Question: Who is the speaker in the poem the fish?

The speaker of this poem is a fisherperson. Man or woman, we can’t really tell, though we keep calling the speaker “her,” since the poet is a woman. But the fisher is very attentive (we know this because of the amount of detail we get throughout the poem).

What is the speaker’s tone in the fish?

Tone/Atmosphere

At first the speaker is jubilant, catching a tremendous fish, landing a whopper, but as the poem moves on this pride is tempered by closer and closer observation of the specimen. All kinds of associations come to light through multiple uses of simile.

What is the speaker’s attitude towards the fish?

trailing from his aching jaw, Wise, experienced, tough. This speaker really respects the fish. The speaker also recognizes the toll these battles have taken on the fish.

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What did the speaker say about the fish?

The speaker examines the fish closely and sees right away that it is aged. It hangs heavily on the hook, and its body and eyes speak of the long history of its survival. The speaker visualizes what it looks like on the inside, and those images reflect beauty: “white flesh…

What is the theme in the poem the fish?

Themes. ‘The Fish’ is one of those poems that seems simple from the outside but actually contains great depths of meaning. In the text, Bishop engages with themes of nature, humility, and choices. After catching this extremely noteworthy fish, it is her choice to release it back into the water.

How does the speaker describe the fish at the start of the fish?

The fish is pretty old and gnarly-looking, with barnacles and algae growing on it, and it also has five fishing hooks with the lines still partially attached hanging from its jaw. … The speaker considered how tough this fish must be and how much he probably had to fight. She begins to respect the fish.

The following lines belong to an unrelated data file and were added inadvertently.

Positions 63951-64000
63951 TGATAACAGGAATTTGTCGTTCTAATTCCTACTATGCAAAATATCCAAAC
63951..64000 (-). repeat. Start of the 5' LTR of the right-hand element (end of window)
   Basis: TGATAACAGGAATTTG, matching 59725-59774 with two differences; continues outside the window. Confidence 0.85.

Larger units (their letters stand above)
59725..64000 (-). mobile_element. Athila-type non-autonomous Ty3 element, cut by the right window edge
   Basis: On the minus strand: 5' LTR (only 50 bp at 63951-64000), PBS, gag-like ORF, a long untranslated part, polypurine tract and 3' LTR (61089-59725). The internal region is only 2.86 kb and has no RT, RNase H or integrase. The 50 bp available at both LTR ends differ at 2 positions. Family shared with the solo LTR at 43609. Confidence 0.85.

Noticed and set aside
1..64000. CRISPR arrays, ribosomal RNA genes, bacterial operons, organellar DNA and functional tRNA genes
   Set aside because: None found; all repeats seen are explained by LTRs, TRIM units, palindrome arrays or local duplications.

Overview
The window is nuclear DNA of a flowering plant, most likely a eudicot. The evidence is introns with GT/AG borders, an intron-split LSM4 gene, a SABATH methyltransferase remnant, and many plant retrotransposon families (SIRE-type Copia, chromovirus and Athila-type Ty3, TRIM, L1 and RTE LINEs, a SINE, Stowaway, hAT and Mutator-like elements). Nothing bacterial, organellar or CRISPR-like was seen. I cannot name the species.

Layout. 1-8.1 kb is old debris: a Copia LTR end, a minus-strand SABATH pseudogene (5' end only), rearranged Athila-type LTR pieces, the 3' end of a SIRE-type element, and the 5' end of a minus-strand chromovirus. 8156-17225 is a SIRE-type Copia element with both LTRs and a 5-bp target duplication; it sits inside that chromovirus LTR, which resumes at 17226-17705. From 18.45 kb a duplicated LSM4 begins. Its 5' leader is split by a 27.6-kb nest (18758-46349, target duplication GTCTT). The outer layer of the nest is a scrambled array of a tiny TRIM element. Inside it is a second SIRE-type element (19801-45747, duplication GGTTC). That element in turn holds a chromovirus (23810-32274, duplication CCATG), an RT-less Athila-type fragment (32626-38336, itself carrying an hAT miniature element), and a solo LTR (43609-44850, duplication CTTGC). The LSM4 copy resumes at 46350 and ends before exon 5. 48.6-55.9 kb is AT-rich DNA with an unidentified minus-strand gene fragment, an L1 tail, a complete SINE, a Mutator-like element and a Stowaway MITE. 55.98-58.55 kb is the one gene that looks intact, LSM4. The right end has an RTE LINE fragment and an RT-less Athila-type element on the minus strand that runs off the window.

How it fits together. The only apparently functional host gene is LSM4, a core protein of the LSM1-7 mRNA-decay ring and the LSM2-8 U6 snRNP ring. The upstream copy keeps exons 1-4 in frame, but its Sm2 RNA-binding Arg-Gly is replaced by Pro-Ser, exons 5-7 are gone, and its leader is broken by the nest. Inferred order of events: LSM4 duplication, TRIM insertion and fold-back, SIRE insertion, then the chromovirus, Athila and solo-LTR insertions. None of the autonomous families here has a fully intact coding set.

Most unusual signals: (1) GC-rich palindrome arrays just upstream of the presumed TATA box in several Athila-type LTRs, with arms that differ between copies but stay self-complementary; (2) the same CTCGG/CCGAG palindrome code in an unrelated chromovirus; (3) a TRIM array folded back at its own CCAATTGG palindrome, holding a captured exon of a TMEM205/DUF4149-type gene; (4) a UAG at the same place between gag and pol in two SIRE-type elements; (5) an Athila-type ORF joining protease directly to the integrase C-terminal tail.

Why does the speaker let the fish go?

The speaker from Elizabeth Bishop’s “The Fish” lets the fish go because she respects it and thinks that it deserves freedom.

What does the poet see in the eyes of the fish?

In Elizabeth Bishop’s “The Fish,” a meditative lyric, when the speaker of the poem sees that everything “is rainbow, rainbow,” she begins to notice the beauty of other things around her.

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What did the poet take with him when he went fishing?

a) The poet wore his rough and easy clothes and took his rod, reel, and hooks for fishing. Besides this, he also took a hamper for lunch.

How does the fish relate to bishops life?

It shows Bishop’s process of thinking and how that changes when she looks at the fish. The fish is transformed from something ordinary into something that represents bravery, strength and heroism.

What did the speaker want?

The poet wants to be a tree because the rain would touch him by washing him from leaves to roots. He wants to be tree so that he would lend home to many birds and animals.

What decision does the Speaker of the fish make at the end of the poem?

At the culmination of Elizabeth Bishop’s poem “The Fish”, the speaker makes an inscrutable decision to release just such a catch. Bishop never explicitly states the speaker’s intentions or attitude toward the fish, and at first, it may seem as if the speaker releases the fish on a sudden impulse.

Why does the fisherman let the fish go in the fish?

She told him that she was a magic fish. If he let her go, she’ll grant him a wish. So The Fisherman let her go. The Fisherman didn’t wish for anything since he already had what he needed.

Why does the speaker call the oxygen terrible?

Also, the “ancient wallpaper” analogy can refer to the fish’s age. Although faded and aged he withstood the test of time, like the wallpaper. … The word “terrible” is used to describe oxygen, and this is ironic because oxygen is usually beneficial, but in the case of the fish, it is detrimental.

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What is the structure of the fish poem?

“The Fish” is written in rhymed syllabic verse: organized in eight five-line stanzas, the poem is rhymed a-a-b-b-c. The syllabic pattern for each stanza is 1, 3, 9, 6, 8. In addition to end rhymes, Moore uses a variety of internal rhymes including slant rhyme, off rhyme, consonance, and alliteration.

What is the first line of a poem called?

A poem’s opening line represents the first time a reader has the chance to see your writing style or absorb your poem’s subject matter. Here are some great tips to help nudge you in the direction of writing the perfect opening line for your poem: Consider your form.